The role of gifted and talented coordinator in English primary schools is complex; it involves the development of the school’s G&T policy and the responsibility for managing the school’s register of G&T children. Importantly, however, it is a leadership position in which the G&T coordinator plays a central role in developing colleagues’ practice (Campbell et al 2004; Clark and Callow 1998).
CPD is arguably the most challenging aspect of the role but it has the greatest potential for a positive impact on children’s learning. In this article, I will outline an approach which has proven to be very effective and may provide a way forward for G&T coordinators who wish to develop this aspect of their role.
The ‘teacher-as-asset’ model
Professional development for colleagues often follows a ‘teacher-deficit’ model (Clark and Callow, 1998), where training is imposed and participating teachers have no influence on the programme. In contrast, the ‘teacher-as-asset’ model involves the agreement and involvement of teachers; recognition of current successful practice is used as a starting point for development, and evidence from teachers’ class-based research helps to formulate practice. An approach based on this latter model could enable G&T coordinators to develop bespoke professional development programmes that address the needs of children and teachers while being located within current school priorities (see diagram).
A problem-based approach to professional development
In seeking an approach positioned within the ‘teacher-as-asset’ model, I have adapted Swann’s Problem-based Methodology for the Improvement of Professional Practice (2003) for use with schools. This problem-based approach values a non-authoritarian, creative approach to professional development. It enables each G&T coordinator to formulate a practical problem centred on local needs, and then to work alongside school-based colleagues to trial and evaluate potential solutions.
The approach comprises 11 steps: steps one to eight support the G&T coordinator in establishing a project plan; step nine describes the implementation of chosen actions; and steps 10 and 11 describe the analysis and reporting of the outcomes (see table). Recent projects have involved G&T coordinators from a number of schools in Southampton and Brighton and Hove working through the 11-step problem-based approach. This was facilitated through three workshops and led by myself as project-researcher over a period of six to nine months. This table details how the workshops were structured for each project. Ideally, key colleagues such as the relevant subject leader also attended the workshops; the combined skills, knowledge and understanding of such partnerships proved to be a powerful combination to develop G&T pedagogy and provision within specific subject areas.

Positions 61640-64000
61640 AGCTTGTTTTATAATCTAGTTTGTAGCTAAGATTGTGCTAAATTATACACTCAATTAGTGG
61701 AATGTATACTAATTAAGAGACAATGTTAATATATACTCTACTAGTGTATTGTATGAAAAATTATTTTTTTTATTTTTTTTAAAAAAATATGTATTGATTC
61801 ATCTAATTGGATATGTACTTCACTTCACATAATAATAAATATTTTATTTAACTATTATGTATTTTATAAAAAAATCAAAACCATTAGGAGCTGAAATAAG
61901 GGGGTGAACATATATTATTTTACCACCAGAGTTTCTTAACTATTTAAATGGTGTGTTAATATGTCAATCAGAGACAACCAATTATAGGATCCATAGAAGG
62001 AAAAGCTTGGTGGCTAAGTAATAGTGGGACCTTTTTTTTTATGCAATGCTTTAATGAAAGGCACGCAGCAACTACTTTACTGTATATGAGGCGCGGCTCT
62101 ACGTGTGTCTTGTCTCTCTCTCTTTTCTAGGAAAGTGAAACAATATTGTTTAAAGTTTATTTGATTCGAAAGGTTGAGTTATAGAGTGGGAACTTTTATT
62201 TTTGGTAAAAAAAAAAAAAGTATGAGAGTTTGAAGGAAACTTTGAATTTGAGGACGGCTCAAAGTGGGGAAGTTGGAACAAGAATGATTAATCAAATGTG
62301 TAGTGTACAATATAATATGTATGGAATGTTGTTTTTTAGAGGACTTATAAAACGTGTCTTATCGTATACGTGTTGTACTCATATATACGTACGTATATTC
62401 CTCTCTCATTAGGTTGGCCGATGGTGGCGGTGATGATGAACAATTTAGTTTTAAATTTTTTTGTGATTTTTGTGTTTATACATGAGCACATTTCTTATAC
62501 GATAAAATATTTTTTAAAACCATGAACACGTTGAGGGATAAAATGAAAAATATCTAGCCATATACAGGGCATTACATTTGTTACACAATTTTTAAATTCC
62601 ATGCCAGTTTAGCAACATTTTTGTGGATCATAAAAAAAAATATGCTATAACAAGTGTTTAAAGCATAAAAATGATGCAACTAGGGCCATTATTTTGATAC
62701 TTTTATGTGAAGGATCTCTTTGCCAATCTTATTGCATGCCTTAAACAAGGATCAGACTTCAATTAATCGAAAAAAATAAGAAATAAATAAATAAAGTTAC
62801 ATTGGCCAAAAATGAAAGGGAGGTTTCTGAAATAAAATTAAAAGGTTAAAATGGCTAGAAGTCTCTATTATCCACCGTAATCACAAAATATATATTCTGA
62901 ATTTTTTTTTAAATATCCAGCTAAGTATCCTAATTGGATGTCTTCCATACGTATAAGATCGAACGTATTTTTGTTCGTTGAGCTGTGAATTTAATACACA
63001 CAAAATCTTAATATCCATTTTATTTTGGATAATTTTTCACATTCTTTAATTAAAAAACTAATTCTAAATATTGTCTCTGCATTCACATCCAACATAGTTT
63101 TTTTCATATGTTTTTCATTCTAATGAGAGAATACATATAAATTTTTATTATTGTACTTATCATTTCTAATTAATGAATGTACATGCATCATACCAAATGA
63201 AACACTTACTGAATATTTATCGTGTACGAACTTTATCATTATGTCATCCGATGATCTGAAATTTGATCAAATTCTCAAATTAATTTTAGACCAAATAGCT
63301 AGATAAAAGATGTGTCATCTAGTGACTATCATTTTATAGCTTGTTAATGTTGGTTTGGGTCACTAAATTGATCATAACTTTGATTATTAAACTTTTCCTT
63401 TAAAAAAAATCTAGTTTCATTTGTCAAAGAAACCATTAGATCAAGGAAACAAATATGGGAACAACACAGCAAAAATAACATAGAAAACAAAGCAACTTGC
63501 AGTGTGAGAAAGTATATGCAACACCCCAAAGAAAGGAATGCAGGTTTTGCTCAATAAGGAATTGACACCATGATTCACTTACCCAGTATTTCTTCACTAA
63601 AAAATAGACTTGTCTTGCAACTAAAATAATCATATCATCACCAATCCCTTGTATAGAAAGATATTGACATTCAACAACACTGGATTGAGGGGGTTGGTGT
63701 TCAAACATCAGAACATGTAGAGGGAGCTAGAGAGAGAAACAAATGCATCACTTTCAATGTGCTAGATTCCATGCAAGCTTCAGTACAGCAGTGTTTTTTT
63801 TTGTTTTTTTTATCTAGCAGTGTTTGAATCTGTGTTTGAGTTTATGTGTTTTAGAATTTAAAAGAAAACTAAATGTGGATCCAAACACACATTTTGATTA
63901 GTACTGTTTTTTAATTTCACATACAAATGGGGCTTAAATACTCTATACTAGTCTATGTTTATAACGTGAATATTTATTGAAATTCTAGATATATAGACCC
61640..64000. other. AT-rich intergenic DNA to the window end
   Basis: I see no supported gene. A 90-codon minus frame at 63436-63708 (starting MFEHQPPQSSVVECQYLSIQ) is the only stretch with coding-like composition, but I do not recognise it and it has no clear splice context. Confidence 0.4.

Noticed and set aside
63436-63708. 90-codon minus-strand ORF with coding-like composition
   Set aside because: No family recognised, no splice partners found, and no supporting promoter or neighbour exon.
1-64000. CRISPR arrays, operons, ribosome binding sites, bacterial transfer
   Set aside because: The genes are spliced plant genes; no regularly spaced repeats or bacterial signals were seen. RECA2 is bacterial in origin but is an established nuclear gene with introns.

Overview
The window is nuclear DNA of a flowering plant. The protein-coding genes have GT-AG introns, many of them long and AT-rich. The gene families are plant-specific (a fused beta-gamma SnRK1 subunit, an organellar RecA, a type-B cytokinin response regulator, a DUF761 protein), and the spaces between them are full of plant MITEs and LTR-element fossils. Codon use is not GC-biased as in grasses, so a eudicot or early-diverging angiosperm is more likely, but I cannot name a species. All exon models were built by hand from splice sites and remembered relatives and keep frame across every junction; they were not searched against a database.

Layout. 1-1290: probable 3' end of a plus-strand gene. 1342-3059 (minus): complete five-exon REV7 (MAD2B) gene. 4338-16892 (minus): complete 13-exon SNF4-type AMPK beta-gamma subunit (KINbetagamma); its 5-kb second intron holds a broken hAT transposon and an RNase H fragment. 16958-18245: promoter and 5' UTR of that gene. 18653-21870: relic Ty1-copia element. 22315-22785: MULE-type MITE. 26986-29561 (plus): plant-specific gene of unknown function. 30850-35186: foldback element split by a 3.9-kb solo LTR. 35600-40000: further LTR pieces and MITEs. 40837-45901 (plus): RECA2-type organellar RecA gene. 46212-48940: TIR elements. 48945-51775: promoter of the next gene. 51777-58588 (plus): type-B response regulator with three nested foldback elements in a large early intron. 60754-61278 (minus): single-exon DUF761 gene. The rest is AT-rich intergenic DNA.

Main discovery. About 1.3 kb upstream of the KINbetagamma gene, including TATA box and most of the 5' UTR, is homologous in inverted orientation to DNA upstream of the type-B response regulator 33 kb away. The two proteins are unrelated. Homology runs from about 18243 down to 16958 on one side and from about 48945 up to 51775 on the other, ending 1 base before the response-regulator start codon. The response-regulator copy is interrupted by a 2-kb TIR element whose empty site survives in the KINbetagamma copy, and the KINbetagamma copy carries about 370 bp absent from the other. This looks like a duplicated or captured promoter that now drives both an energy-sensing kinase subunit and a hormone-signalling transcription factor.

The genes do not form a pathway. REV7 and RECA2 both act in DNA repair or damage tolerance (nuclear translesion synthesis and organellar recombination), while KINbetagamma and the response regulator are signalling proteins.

The impact of the problem-based approach
This problem-based approach to professional development has enabled teachers to enhance their own knowledge and understanding of G&T pedagogy and provision and develop and embed new practices. G&T coordinators have found this approach to professional development to be highly supportive. They liked a number of features:
- inbuilt organisational structure
- the way the professional development activities in workshop 1 stimulated their thinking
- opportunities for dissemination among the group
- professional collaboration, both within the group and among school-based colleagues
- ongoing opportunities for reflection
- the enhancement of professional knowledge and confidence.
How can schools and networks use the problem-based approach?
As a primary consultant, I have taken the role of project researcher and planned, organised and led this problem-based approach over five projects, working with 20 schools in two local authorities. However, there are a number of ways in which schools might adapt the approach to suit their needs:
Projects might take place in individual schools or across networks of schools. In either case, a project-researcher is needed to organise and lead the workshops and support ongoing professional development. The project-researcher could be a professional from within the school or network of schools. Alternatively, this role may be given to an individual with specific expertise from outside the school or network.
Projects could involve all teachers in a school in a significant, whole-school professional and curricular development, or they could focus on specific professionals or year teams.
Projects could focus on developing an aspect of pedagogy such as the use of challenge to reveal ability, or on enhancing provision within a single subject.
If networks of schools work together using this approach, the project requires an investment of two-and-a-half days for each G&T coordinator over a six- to nine-month period. Additionally, this can be augmented by enabling a key teacher from the same school to work in partnership with the coordinator and also attend the workshops (an investment of an additional two-and-a-half days). Finally, the project researcher will need approximately three days to lead the project. However, schools may want to allocate additional planning time if this professional is a member of staff. Where this role is conducted by an external professional, additional funding may be required.
If individual schools plan to use the approach with the whole staff, the workshops might be organised as part of the school’s Inset programme. Overall, in terms of time and monetary resources, this problem-based approach represents ‘value for money’ professional development.
This approach to ‘bespoke’ professional development has been seen to foster high levels of engagement from teachers, resulting in a deeper and more profound understanding of pedagogy and practice in G&T education.
Alison Barnes is a senior lecturer in primary mathematics education at the University of Brighton